Monday, April 22, 2013

Painting and Music

Black Angels - 2013 - 32"x48" - Mixed media with acrylic and tar on panel.

Dedicated to George Crumb - Part 1 of his quartet for electric string instruments, crystal glasses, and two suspended tam-tam gongs: Dark Angels. 1970.

Imagery also based on the ninth chapter of Revelations: (partly quoted)
 And the fifth angel sounded, and to him was given the key of the bottomless pit.
And he opened the bottomless pit; and there arose a smoke out of the pit, as the smoke of a great furnace; and the sun and the air were darkened by reason of the smoke of the pit.
 And there came out of the smoke locusts upon the earth: and unto them was given power, as the scorpions of the earth have power.
 And it was commanded them that they should not hurt the grass of the earth, neither any green thing, neither any tree; but only those men which have not the seal of God in their foreheads.
 And they had breastplates, as it were breastplates of iron; and the sound of their wings was as the sound of chariots of many horses running to battle.
 10 And they had tails like unto scorpions, and there were stings in their tails: and their power was to hurt men five months.
 13 And the sixth angel sounded, and I heard a voice from the four horns of the golden altar which is before God,
 14 Saying to the sixth angel which had the trumpet, Loose the four angels which are bound in the great river Euphrates.
 15 And the four angels were loosed for to slay the third part of men.
 16 And the number of the army of the horsemen were two hundred thousand thousand.
 17 And thus I saw the horses in the vision, and the heads of the horses were as the heads of lions; and out of their mouths issued fire and smoke and brimstone.
I was introduced to Crumbs music when I bought the Kronos Quartet's CD of the piece. Easily the scariest piece of music I've heard - and fascinating in the fear it instills. In the 1950s and 60s, composers began a new push in experimental music, especially with regard to electronic techniques. George Crumb was commissioned by the Stanley Quartet to create such an experimental piece. Crumb decided to explore the contemporary world's religious strife in his composition. "Black Angels" reflects these haunting and mystical undertones; Crumb meant for the violin to embody the devil's music, and cast the cello as "the voice of God."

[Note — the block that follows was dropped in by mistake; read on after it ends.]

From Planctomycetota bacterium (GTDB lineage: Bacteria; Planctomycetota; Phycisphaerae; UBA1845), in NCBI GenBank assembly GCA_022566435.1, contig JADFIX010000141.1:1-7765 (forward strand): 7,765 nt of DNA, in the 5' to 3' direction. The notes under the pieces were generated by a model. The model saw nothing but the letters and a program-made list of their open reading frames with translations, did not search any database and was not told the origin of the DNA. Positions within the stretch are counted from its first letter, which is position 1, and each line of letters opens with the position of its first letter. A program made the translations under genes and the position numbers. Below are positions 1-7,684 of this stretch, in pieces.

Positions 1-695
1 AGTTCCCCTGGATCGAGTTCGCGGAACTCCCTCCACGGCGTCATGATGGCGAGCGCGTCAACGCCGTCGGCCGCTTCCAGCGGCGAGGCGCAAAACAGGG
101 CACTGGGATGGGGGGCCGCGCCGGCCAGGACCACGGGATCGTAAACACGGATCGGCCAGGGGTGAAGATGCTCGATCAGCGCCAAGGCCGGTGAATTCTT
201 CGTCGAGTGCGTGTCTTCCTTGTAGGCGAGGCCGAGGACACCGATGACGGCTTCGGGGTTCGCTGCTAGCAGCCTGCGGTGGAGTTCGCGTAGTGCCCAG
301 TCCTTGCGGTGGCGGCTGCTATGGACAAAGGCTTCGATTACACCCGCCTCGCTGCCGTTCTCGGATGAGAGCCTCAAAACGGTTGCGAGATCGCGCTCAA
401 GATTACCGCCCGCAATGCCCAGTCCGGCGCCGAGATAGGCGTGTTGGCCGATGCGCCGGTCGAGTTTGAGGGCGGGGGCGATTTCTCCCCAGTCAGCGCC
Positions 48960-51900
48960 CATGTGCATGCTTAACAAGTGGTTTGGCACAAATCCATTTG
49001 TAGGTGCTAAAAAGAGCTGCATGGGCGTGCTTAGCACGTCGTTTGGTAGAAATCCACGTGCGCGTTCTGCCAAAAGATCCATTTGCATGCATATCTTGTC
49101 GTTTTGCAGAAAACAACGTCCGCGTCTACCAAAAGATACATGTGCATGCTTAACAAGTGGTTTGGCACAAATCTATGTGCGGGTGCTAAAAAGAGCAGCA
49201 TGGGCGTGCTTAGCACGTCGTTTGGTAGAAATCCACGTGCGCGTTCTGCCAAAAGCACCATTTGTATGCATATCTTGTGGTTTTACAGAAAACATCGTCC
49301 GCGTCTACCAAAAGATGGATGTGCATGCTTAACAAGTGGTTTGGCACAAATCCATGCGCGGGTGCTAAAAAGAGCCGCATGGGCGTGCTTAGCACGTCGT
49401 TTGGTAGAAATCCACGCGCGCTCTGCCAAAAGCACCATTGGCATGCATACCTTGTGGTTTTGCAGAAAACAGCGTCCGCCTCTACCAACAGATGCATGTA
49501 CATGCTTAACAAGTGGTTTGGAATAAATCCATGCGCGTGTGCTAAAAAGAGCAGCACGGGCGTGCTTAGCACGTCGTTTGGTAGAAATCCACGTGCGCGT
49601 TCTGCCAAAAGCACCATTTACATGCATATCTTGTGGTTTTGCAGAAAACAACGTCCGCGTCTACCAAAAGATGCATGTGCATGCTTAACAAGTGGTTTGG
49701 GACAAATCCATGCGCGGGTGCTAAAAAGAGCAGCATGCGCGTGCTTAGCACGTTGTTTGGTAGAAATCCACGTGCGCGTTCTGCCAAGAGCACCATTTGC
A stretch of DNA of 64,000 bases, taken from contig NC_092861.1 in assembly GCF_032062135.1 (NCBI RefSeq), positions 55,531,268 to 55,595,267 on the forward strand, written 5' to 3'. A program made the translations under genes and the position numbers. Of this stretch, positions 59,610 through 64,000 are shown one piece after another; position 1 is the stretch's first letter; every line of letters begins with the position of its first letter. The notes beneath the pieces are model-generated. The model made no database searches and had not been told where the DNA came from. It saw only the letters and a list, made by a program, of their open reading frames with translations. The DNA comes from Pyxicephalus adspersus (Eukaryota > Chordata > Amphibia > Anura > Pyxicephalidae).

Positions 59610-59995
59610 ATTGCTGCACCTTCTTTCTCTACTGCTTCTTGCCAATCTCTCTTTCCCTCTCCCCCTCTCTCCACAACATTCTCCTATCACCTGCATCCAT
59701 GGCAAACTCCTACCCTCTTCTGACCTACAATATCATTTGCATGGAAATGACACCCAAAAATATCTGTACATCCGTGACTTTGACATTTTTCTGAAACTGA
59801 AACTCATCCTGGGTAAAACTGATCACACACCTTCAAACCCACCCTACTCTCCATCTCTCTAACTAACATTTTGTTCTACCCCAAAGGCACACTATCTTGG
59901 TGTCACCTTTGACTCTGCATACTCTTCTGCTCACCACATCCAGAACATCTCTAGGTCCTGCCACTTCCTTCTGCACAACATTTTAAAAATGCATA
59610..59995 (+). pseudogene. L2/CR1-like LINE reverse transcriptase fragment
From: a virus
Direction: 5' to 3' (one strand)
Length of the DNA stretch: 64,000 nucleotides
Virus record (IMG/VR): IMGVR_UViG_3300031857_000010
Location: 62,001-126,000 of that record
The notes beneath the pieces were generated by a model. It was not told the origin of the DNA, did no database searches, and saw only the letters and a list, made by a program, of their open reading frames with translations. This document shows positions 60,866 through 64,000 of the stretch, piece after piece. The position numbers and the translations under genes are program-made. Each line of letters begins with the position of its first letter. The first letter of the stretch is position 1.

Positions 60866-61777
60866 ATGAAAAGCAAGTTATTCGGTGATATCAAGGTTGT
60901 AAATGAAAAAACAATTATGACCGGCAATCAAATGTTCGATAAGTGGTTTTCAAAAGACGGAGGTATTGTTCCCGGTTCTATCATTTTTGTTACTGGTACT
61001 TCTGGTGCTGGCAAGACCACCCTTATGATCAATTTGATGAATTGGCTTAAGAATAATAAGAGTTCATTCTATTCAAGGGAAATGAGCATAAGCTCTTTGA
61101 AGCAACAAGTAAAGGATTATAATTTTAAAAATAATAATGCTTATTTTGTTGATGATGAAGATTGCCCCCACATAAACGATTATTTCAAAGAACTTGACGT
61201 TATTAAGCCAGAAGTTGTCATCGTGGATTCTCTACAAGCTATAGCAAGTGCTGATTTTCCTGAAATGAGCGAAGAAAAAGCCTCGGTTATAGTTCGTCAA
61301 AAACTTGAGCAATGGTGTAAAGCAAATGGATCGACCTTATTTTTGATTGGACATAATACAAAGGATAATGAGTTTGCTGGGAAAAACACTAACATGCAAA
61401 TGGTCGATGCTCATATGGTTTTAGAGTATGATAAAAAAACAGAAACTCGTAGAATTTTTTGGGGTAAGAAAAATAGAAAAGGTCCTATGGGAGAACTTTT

Originally I thought the scripture citing the destruction of a third of man-kind was in Isaiah; and therefore had planned on including it in my Isaiah project. Despite the fact that the scripture is in Revelations, I pursued it as a part of the project. 
The painting is a metaphorical abstraction of the writing and as much influenced by the music as the scripture. Although the scripture describes the angels army as horsemen I fell back on the historical vision of winged angels. I admit that this was somewhat inspired by the film "Legion" in which the archangels Michael, and later Gabriel (Michael wouldn't carry out the mission when he realized that man-kind still had hope) were sent to carry out the destruction in our day. 
Yes the angels were painted with roofing tar, darkening the sky and seeking to embody the fearsome nature of the moment. The "locust/scorpions" where constructed in Photoshop to mostly replicate their description in revelation. This was a time consuming project considering that the tar alone required six weeks of out-gassing the solvents (and outside of the studio).

George Crumb: Black Angels

Program:  Subtitle: "Thirteen Images from the Dark Land: a parable on our troubled contemporary world."  Religious connotations: "fallen angel" (falling from grace, spiritual annihilation, redemption); polarity of 7/13 (God/Devil) within three sections (Holy Trinity).  Viet Nam references (departure - absence - return).  Universality: musical allusions to various cultures.  Inscription: "finished on Friday the Thirteenth of March, 1970 (in tempore belli)."

Arsis4 performing part 1 "Departure" of Black Angels by George Crumb

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